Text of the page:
Mother Teresa to be declared a Saint

Mother Teresa, a woman who impacted countless lives, is to be recognised as a Saint by the Catholic Church tomorrow. The canonisation process completed just 19 years after her death, but not without some controversy.

Photo by: AP
Photo by: AP

Mother Teresa still manages to produce hope and awe for millions.

Updated Sep 12, 2016

Hundreds of thousands are expected to gather in front of St Peters Bastillica in Rome, Italy tomorrow for the canonisation service of Mother Teresa of Calcutta,19 years after her death.

The ceremony will be the culmination of a process - sometimes called "the saint-making machine" - that is long, complex, expensive, opaque and often contentious.

The Missionaries of Charity, founded by Mother Teresa, gained her the Nobel Peace Prize.

It was here she selflessly cared for the dying, homeless and orphans gathered from the teeming streets of eastern India.

A nun belonging to the global Missionaries of Charity tends to a patient at Nirmal Hriday, a home for the destitute and old, founded by Mother Teresa ahead of Mother Teresa's canonisation ceremony, in Kolkata, India

The Catholic Church posthumously confers sainthood on people considered so holy during their lives that they are now believed to be with God and can intercede with him to perform miracles.

Such is the status of the nun acclaimed for her work in the slums of the Indian city now known as Kolkata.

Mother Teresa and the late Pope John Paul would meet often. The former pope bent Vatican rules to grant a dispensation allowing the procedure to establish her case for sainthood to be launched two years after her death instead of the usual five.

The Church spent many years investigating reported miracles attributed to the late Mother Teresa.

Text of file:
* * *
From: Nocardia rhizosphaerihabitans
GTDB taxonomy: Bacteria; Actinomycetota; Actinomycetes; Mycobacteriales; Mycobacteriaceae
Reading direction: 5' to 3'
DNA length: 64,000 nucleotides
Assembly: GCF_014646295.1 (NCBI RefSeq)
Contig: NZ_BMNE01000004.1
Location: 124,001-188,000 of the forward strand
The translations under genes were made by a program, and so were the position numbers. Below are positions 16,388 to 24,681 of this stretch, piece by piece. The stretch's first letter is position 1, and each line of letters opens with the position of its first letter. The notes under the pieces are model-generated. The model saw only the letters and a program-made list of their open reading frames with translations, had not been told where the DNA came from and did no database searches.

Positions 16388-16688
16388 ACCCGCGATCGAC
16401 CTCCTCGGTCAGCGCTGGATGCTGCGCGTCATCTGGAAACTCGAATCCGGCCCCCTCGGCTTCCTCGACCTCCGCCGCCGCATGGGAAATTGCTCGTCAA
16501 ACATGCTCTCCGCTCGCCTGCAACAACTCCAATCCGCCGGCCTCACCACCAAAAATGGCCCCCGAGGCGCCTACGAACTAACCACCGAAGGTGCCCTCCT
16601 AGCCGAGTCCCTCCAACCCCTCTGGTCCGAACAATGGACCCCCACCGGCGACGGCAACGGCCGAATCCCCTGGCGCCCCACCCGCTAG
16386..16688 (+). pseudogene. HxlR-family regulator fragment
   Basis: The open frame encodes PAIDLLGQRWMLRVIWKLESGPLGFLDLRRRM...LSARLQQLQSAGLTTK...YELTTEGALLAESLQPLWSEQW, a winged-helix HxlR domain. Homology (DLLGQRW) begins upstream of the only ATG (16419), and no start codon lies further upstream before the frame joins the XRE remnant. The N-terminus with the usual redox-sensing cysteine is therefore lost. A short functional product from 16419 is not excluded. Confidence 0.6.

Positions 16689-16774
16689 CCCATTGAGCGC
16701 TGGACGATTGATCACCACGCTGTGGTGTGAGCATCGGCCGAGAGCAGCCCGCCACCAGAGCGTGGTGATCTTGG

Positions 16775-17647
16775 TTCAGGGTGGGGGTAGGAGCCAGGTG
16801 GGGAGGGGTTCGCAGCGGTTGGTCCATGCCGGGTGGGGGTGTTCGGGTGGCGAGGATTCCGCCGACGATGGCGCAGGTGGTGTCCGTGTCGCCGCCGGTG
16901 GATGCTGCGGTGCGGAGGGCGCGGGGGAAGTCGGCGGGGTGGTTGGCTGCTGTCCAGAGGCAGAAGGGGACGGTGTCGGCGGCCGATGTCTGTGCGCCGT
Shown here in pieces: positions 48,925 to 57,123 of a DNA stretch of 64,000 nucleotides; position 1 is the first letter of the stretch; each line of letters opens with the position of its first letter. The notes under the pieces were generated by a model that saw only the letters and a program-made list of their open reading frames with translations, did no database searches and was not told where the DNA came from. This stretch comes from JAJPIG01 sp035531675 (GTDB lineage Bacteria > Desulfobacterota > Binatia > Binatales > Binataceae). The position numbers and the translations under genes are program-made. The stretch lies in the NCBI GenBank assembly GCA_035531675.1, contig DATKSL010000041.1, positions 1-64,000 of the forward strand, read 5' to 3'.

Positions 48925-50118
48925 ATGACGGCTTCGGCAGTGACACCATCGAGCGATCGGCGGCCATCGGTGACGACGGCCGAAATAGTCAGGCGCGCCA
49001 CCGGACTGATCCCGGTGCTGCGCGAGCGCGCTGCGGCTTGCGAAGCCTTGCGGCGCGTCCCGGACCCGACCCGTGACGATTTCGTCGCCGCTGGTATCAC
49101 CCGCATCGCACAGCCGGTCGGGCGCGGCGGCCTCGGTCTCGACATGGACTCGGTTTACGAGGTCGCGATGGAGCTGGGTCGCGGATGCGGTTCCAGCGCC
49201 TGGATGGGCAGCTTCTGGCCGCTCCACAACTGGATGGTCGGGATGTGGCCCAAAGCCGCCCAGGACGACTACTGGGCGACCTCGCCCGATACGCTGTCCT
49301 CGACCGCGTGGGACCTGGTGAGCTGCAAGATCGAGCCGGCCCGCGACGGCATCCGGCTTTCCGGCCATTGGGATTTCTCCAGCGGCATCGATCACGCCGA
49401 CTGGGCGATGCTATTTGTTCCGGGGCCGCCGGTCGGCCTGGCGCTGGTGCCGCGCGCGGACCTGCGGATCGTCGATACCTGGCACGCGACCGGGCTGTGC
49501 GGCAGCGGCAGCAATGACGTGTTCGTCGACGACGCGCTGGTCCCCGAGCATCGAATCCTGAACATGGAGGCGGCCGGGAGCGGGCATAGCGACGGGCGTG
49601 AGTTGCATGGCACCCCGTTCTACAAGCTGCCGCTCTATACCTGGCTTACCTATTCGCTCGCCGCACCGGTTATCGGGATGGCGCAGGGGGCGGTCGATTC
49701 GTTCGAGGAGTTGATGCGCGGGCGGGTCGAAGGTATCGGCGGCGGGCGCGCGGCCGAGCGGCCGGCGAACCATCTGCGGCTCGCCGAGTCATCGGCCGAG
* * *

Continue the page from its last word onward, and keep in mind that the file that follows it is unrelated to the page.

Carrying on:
The first concerned an Indian woman, Monica Bersa, whose stomach tumor is said to have disappeared after she and others prayed to the nun in 1998, a year after Mother Teresa died.

The second miracle involved Brazilian Marcilio Andrino, who the Church says unexpectedly recovered from a severe brain infection in 2008 after his family prayed to Mother Teresa.

Marcilio Andrino, and his wife smiling at the end of a press conference at the Vatican. Andrino's cure of a viral brain infection, declared a miracle by Pope Francis earlier this year, was the final step needed to declare Mother Teresa a saint.

With two Church confirmed miracles in tow, the requirements for sainthood were met, but not everyone is convinced.

Critics, such as the late atheist writer Christopher Hitchens, who made a documentary called Hell's Angel on Mother Teresa, says the system is flawed.

One of the doctors who treated Bersa at the time, Ranjan Mustafi, told Indian media her healing was as a result of treatment.

Notwithstanding, the everyday work of the Missionaries of Charity goes on, and Mother Teresa's devotion to servicing the needs of the poor has without a doubt, impacted countless lives.

The destitute and the diseased still gather outside Mother Teresa's clinics in this sprawling city, where she dedicated her life to helping the poorest of the poor.

TRTWorld and agencies